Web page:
Empathy & Sunday Scaries

Posted by Mindy Tulsi-Ingram on 30th Apr 2024

Empathy & Sunday Scaries

What is empathy?

Empathy involves putting yourself in another person’s shoes to better relate and understand how they are feeling. It is important in all relationships – our friends and other key people in our life, our work associates and our community.

Some of us are more empathetic than others. Cambridge University research has shown that empathy is partly due to genetics, and women are slightly more empathetic than men (thought to be part of women’s socialization).

Children demonstrate empathy, and it becomes more evident after their first year, when they respond to and even offer comfort when they detect another person’s pain or hear a cry.

However, empathy can be learned, and the more we practice it, the more natural it becomes. Empathy builds trust, fosters intimacy and helps us resolve conflicts as it allows us to connect and better relate to others. 

Our communication is improved by paying attention to others’ thoughts and feelings without judgement, while showing that we understand and value their perspective.

Leaders who practice empathy are better able to understand the needs and challenges of their team members, resulting in improved morale and increased productivity, and contributing to their business success.

To practice empathy:

  • Use focused listening.
    • Pay attention to the person’s body language, tone of voice, and the context of their words.
  • Show gratitude.
    • Appreciate their time and effort, making their interaction with you as smooth as possible.
  • Be proactive by anticipating challenges and address them before they become problems.
    • Provide constructive feedback, offer clear solutions and instructions.

Empathy is critical in conflict resolution as you are more able to understand the causes of the problem, see both party’s point of view, and promotes reconciliation.

What about you?

Following airline safety procedures, we must ‘put our own mask on first’ before we are able to take care of others.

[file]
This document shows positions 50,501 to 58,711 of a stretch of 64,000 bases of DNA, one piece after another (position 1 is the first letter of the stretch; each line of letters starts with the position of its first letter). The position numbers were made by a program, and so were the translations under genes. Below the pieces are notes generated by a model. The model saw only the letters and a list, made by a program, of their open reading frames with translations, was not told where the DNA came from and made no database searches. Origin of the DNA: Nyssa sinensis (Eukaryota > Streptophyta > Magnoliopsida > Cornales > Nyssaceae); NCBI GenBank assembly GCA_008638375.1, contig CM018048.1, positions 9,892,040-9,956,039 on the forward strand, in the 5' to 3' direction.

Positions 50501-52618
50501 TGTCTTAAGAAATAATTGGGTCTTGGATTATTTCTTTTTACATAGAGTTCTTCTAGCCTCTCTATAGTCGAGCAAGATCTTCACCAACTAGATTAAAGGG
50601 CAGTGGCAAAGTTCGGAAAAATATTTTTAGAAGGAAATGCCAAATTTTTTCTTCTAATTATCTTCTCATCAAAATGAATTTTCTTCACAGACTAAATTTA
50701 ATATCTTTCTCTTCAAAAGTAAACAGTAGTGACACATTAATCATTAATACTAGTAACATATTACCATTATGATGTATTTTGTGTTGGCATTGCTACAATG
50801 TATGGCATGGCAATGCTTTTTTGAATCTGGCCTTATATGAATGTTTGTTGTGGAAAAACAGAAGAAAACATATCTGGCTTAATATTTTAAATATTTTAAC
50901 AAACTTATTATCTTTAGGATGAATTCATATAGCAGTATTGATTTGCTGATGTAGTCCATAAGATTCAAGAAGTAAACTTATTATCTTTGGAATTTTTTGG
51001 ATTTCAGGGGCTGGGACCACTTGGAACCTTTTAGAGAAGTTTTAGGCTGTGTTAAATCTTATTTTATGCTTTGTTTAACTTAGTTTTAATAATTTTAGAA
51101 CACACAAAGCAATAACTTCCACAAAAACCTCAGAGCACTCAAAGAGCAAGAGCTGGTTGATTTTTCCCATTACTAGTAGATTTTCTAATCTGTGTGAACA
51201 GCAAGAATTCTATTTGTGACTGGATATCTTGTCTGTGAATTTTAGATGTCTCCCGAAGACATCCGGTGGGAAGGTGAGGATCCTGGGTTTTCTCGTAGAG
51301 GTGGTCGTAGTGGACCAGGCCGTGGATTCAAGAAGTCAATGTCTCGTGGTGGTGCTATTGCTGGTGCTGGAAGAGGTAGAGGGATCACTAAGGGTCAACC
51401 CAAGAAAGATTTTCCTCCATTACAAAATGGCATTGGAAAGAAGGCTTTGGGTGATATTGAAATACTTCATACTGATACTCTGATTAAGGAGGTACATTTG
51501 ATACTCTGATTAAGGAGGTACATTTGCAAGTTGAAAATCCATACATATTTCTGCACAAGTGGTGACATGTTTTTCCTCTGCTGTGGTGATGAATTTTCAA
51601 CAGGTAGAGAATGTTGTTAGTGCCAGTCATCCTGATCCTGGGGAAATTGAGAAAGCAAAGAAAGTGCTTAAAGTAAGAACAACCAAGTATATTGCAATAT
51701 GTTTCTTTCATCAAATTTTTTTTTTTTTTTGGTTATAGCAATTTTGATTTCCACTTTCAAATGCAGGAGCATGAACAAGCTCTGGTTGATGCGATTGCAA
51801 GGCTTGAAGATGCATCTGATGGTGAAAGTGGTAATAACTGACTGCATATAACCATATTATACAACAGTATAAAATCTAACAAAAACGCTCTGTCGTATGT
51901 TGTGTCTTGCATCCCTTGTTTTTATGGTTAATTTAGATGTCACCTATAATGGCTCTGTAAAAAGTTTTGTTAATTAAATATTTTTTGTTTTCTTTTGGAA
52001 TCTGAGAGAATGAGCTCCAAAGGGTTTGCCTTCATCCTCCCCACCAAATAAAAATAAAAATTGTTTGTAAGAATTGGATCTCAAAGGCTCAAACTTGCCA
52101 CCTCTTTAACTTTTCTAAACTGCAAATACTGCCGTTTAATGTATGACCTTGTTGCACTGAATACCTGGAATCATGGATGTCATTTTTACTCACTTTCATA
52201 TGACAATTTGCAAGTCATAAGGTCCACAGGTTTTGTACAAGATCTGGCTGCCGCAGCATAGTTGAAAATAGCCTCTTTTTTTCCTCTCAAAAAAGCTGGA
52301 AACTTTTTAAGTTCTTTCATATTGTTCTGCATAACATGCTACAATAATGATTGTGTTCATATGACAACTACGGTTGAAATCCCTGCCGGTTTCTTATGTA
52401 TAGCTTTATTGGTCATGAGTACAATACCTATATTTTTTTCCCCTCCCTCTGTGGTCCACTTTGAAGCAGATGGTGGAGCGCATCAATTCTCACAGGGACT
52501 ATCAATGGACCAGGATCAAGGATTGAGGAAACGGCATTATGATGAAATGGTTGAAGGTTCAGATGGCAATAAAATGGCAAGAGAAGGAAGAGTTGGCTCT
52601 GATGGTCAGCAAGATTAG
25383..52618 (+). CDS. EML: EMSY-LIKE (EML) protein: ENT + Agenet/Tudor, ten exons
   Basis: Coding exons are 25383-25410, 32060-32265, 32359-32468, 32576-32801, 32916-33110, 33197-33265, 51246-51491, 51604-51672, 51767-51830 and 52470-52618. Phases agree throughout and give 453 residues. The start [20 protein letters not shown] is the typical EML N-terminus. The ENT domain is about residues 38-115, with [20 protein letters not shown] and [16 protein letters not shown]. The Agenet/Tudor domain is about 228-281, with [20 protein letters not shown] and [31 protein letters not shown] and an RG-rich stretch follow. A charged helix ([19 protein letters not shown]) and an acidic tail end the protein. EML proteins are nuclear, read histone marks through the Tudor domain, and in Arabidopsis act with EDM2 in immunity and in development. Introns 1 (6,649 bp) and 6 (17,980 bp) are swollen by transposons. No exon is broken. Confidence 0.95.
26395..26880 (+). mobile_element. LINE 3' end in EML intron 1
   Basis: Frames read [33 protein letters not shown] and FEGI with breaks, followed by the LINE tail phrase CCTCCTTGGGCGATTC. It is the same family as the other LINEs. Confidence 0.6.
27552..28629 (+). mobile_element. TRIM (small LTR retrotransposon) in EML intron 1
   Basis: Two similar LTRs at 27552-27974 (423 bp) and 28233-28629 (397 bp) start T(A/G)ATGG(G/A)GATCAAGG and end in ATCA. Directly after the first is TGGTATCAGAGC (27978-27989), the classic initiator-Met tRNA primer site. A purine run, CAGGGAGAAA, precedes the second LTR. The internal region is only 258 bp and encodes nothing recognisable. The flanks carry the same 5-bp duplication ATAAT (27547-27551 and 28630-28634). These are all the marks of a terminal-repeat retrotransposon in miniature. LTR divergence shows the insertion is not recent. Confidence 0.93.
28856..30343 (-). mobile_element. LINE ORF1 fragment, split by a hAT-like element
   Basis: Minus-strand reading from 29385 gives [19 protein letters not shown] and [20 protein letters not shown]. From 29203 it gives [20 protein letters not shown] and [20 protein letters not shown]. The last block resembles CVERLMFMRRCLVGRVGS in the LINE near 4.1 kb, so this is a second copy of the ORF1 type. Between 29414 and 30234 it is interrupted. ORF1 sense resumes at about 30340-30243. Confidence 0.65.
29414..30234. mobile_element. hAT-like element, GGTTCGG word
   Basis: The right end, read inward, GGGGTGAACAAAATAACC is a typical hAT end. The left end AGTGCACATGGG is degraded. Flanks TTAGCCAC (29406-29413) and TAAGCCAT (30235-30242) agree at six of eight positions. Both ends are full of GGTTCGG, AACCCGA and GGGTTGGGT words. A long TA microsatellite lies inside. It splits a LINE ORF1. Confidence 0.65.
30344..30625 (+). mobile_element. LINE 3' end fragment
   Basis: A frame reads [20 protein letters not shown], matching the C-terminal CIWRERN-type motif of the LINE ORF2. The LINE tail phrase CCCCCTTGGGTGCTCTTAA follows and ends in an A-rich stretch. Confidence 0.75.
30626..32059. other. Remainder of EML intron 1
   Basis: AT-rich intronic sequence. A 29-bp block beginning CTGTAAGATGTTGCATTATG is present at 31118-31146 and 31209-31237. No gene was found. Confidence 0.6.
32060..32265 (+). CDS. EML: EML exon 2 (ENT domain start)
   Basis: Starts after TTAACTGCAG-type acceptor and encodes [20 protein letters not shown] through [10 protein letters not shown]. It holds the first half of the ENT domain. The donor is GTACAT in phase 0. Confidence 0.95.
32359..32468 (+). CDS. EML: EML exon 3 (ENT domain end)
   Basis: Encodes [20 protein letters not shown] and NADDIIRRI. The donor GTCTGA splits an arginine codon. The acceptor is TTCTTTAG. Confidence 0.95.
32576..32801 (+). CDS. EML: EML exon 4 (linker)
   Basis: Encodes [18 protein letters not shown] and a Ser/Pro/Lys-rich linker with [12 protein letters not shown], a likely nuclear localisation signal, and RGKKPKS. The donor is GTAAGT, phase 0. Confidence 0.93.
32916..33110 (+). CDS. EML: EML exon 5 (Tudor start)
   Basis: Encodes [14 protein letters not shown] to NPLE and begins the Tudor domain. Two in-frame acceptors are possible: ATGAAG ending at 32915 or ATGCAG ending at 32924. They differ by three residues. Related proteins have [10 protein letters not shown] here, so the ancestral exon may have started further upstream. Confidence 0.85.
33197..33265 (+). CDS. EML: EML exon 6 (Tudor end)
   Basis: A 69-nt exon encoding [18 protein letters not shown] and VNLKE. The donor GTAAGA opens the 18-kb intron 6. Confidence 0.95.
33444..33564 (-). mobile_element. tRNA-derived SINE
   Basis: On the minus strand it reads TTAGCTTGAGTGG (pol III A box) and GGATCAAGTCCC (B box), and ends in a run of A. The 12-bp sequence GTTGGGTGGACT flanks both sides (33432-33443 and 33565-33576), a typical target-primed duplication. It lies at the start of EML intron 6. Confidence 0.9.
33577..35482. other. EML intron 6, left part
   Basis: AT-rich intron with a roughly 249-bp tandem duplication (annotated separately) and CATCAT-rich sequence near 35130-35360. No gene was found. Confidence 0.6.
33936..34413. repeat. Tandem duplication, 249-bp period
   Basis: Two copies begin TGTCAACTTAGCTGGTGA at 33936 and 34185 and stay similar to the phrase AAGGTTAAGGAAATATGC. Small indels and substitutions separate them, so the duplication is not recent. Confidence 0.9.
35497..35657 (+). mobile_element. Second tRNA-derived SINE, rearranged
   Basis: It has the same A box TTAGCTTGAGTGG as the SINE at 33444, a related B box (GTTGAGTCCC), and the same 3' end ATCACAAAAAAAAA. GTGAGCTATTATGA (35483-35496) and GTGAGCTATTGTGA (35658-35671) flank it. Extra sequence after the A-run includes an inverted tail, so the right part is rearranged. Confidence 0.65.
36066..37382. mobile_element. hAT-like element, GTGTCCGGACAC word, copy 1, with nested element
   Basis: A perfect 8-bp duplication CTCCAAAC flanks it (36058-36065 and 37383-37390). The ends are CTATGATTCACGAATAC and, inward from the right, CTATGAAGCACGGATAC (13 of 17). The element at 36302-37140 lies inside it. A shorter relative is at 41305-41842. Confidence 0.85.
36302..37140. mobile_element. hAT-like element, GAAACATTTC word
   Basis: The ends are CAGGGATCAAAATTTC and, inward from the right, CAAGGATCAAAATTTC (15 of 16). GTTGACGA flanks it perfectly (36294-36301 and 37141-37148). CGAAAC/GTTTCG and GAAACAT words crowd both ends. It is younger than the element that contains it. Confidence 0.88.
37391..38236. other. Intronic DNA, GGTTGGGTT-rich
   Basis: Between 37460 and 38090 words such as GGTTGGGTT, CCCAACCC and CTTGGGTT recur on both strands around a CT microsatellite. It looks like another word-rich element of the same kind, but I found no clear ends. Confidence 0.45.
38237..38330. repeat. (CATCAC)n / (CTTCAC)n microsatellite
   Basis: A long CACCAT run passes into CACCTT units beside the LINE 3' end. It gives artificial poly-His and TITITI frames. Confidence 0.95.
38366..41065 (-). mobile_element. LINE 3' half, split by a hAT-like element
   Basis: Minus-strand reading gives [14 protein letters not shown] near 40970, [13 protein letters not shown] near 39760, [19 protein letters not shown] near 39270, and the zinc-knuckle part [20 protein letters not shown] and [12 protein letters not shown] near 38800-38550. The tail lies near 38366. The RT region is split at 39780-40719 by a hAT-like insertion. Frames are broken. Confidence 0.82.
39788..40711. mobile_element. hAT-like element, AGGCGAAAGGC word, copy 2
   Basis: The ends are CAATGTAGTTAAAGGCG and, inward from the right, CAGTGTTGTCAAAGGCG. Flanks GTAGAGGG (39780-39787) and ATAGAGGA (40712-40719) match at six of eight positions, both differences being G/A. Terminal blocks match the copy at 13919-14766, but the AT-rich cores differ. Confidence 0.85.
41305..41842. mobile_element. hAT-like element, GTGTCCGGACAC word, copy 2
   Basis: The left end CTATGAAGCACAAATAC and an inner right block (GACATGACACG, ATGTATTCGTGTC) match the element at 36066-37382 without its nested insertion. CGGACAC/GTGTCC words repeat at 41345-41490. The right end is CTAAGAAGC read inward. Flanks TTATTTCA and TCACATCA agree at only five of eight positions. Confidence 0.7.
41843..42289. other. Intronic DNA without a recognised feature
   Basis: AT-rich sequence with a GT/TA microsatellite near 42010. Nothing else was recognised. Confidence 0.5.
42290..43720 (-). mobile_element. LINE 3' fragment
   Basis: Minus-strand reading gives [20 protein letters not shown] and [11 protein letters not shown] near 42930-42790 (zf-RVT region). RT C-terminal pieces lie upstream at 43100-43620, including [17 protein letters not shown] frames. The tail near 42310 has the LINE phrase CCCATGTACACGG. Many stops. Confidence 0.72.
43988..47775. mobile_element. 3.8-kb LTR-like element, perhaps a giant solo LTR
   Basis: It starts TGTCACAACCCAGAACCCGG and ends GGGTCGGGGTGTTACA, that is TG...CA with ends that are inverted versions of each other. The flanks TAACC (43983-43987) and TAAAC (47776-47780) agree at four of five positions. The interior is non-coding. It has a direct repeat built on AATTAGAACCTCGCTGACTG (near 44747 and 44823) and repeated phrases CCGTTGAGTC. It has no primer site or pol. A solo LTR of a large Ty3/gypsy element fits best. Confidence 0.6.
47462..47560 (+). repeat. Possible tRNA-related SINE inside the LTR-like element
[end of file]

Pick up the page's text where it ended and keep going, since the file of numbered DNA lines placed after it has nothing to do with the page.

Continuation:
To be truly empathetic we must understand our own emotions and experiences, acknowledge our strengths and weaknesses and prioritize our own well-being.  In the workplace this translates to effective time management, managing stress, preventing burnout, and maintaining work-life balance.

Once we are in control of ourselves, we can be open to and relate to the challenges and hardships of others, improving all of our social interactions.

Sunday Scaries

Last Sunday evening when I was at the gym, a woman beside me told me that she was dreading going to work the next day and it was causing her a great deal of stress.Just thinking of Monday makes her restless and anxious. She loves her job, however every Sunday she is overcome with this feeling of dread.

I said that she was experiencing Sunday Scaries, and that she was not alone.

A recent LinkedIn survey found that 75% of workers experience the Sunday Scaries - dread and anxiety ahead of the work week ahead - and it appears that the extent to which workers feel this way is on the rise.

It is the worry and feeling overwhelmed and depressed about returning to a new week of work.

Why does it happen?

  • Global unrest and negative news stories impacting our mood
  • Economic and job fears and fear of recession
  • Fear of a potential calamity
  • Overwhelmed at work and feeling burned out
  • Fear of losing their job

Determine the cause of your anxiety

  • Time for reflection - pause and take a break.
  • Are you dealing with any regrets or stressors from the past week?
  • Worries about deadlines, workload, meetings or upcoming presentations?
  • Toxic work environment or poor leadership?
  • Are you unchallenged or bored with your work?

Ways to beat it

  • Organize your Monday schedule in advance so you have a clear direction for your day / week. You can jumpstart your day with clear thinking and by working your plan.
  • Keep a to-do list so your thoughts are organized and you can mark off your achievements as they occur – keeping your mind organized instead of worrying about what needs to be done.
  • Include pleasant activities in your day – lunch or coffee with a co-worker or friend, go for a walk to enjoy a change of scenery
  • Plan an exercise class or social time with family or friends after work.
  • Bake or bring something for your team. Doing something good for others, and sharing can give you a sense of purpose and connection.

When you are not at work

  • Enjoy your Sundays – include gratitude, relaxation or deep breathing as well as social activities.
  • Exercise – build up those “feel good” endorphins
  • Food – have a healthy meal with friends or family to experience connection and focus on others
  • Disconnect from work – stay off your computer, work emails
  • You are more productive after a break than by working throughout the weekend

Focus on the positives

  • What do you enjoy about your work?
  • Review your achievements and how they made you feel.
  • Think about your colleagues and your good experiences.
  • What are the benefits of your job – good income? Work environment / arrangement? Flexibility or time with family?

If not all the “boxes are checked” it may be time for a change.

  • Maybe take a longer-term approach – it may not be Monday; it may be your job.
  • Now you have a better idea of what the problem is, it may be that it is time to find another job.

Defeat those Sunday Scaries, and enjoy every day of your week!